BBC backs PLC-style board and abolishing BBC Trust for external regulation

 
Lynsey Barber
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The BBC is backing an executive board (Source: Getty)

The BBC will back a radical overhaul of the way it is run that would see the BBC Trust abolished and ultimate accountability handed to an external regulator, leaving Auntie to be run by a traditional executive board.

The public broadcaster will publish its arguments for the shake-up today, in a detailed formal response to a government green paper published over the summer. Responses to the public consultation, which closes today, will inform the BBC's charter which is due to be renewed in 2016.

In a comprehensive submission, the BBC will argue that the corporation should be run by a single board on which there would sit a director general, non-executive chairman and a majority of non-executive directors alongside directors from within the BBC, in the style of a traditional PLC.

Read more: Meet the eight people deciding the BBC's future

It would be overseen by an external regulator, doing away with the BBC Trust which was installed five years ago to hold the public broadcaster to account. However, it will not suggest what form that new oversight should take.

Culture secretary John Whittingdale has hinted that the regulator of Britain's commercial broadcasters, Ofcom, should ultimately oversee it, but the government has also proposed an independent body, dubbed "Ofbeeb", as another option.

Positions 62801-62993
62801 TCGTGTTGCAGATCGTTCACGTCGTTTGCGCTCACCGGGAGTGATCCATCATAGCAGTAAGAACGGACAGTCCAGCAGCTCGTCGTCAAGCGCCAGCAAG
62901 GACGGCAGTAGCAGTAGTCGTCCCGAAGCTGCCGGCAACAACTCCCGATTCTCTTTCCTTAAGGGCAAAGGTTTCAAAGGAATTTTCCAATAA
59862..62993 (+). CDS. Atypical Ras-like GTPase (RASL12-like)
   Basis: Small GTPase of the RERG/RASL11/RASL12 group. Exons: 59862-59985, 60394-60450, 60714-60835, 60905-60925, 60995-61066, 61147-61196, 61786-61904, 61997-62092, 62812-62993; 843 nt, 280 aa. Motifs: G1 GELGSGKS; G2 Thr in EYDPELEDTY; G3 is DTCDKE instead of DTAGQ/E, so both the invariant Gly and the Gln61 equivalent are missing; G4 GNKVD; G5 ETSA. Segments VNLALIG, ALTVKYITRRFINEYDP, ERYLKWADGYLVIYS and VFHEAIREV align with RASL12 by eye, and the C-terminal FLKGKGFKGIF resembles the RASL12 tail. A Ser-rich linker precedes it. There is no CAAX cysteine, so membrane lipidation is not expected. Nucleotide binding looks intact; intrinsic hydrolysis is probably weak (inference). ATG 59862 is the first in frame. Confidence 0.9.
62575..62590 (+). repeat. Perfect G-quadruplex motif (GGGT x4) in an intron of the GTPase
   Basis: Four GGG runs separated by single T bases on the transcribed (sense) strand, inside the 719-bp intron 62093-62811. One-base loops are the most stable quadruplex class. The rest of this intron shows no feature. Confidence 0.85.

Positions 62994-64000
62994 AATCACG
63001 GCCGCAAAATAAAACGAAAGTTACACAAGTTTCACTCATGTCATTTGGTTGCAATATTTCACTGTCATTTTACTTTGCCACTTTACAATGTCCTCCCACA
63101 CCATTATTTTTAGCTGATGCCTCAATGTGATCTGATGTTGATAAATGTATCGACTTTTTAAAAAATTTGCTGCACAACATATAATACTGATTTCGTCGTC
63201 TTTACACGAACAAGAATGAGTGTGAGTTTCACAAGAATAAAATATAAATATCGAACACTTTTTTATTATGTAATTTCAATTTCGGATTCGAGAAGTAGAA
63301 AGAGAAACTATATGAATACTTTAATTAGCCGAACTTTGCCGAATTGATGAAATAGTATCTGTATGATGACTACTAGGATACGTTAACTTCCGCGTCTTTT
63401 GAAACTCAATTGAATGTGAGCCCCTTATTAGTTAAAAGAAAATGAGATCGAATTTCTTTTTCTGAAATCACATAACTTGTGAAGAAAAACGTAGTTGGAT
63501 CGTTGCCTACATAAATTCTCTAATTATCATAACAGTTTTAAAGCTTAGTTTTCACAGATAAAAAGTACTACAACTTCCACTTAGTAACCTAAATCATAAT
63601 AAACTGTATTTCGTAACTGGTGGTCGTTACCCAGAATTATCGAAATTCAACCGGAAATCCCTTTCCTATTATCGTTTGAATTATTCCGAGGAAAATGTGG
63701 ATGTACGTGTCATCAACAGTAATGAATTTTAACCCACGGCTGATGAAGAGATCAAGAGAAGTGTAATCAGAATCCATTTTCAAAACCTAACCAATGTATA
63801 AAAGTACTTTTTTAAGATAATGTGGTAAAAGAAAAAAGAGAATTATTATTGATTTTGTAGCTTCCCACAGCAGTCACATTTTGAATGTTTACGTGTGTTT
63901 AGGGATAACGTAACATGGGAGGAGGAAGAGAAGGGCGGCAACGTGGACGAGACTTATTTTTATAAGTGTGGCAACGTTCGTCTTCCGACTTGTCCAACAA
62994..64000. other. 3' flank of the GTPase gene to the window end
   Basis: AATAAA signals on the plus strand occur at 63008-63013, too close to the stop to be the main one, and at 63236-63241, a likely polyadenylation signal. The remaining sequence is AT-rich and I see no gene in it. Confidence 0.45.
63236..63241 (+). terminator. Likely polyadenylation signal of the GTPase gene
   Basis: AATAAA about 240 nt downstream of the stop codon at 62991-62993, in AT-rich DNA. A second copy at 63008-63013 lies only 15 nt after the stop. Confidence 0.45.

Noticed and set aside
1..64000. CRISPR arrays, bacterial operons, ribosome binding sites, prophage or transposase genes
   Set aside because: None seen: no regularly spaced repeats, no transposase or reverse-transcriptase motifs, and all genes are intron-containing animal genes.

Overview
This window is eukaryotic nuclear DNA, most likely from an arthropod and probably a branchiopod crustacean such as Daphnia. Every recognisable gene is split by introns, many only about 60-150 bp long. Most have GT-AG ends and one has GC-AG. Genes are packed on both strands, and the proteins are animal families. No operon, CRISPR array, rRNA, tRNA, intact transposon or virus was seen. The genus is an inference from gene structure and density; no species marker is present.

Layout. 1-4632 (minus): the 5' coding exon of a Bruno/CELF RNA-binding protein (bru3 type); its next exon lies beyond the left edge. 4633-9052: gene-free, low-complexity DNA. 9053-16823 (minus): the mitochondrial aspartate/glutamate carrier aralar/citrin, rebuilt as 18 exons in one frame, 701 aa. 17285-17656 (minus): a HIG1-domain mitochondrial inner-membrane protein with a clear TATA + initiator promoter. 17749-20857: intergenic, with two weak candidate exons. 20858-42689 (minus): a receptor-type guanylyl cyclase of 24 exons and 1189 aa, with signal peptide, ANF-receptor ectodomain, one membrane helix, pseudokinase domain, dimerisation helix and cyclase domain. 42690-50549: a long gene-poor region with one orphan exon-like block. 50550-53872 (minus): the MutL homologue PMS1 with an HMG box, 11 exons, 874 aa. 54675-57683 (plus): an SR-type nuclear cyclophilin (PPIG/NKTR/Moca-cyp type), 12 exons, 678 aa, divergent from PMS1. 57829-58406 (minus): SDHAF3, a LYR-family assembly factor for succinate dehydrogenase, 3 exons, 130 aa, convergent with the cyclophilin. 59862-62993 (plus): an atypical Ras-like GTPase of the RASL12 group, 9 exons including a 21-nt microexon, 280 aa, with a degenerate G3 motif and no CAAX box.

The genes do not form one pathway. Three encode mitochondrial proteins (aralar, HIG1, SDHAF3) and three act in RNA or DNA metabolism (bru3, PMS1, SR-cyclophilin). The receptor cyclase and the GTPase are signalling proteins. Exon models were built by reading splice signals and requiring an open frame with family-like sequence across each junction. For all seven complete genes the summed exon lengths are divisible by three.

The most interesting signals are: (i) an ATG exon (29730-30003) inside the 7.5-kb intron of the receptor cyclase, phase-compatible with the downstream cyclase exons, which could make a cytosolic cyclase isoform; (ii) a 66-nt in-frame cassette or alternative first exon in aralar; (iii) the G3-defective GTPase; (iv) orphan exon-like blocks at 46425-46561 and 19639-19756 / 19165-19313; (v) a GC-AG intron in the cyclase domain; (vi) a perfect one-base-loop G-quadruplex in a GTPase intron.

The BBC's stance on the management shake-up echoes the views of BBC Trust chairman Rona Fairhead.

Read more: Lord Hall reveals plans for BBC's "open platform" future

A BBC source told City A.M.: “While the future governance and regulation of the BBC must be strong with clear lines of accountability, it is also important that it retains its independence from government.

“We want to continue to work constructively with government to ensure the public has a BBC they can continue to be proud of," the source added.

The BBC will also call for the government to extend its public charter for 11 years, rather than 10 when it's renewed next year, so that it does not fall at the same time as a General Election.

The corporation will further argue that the public should be consulted on changes to the way the BBC is funded.

A new licence fee deal was brokered between the government and the BBC over the summer, leaving Auntie to take over the costs of free television licences for over-75s from the Department of Work and Pensions. In return, the government will allow the BBC to charge for iPlayer.

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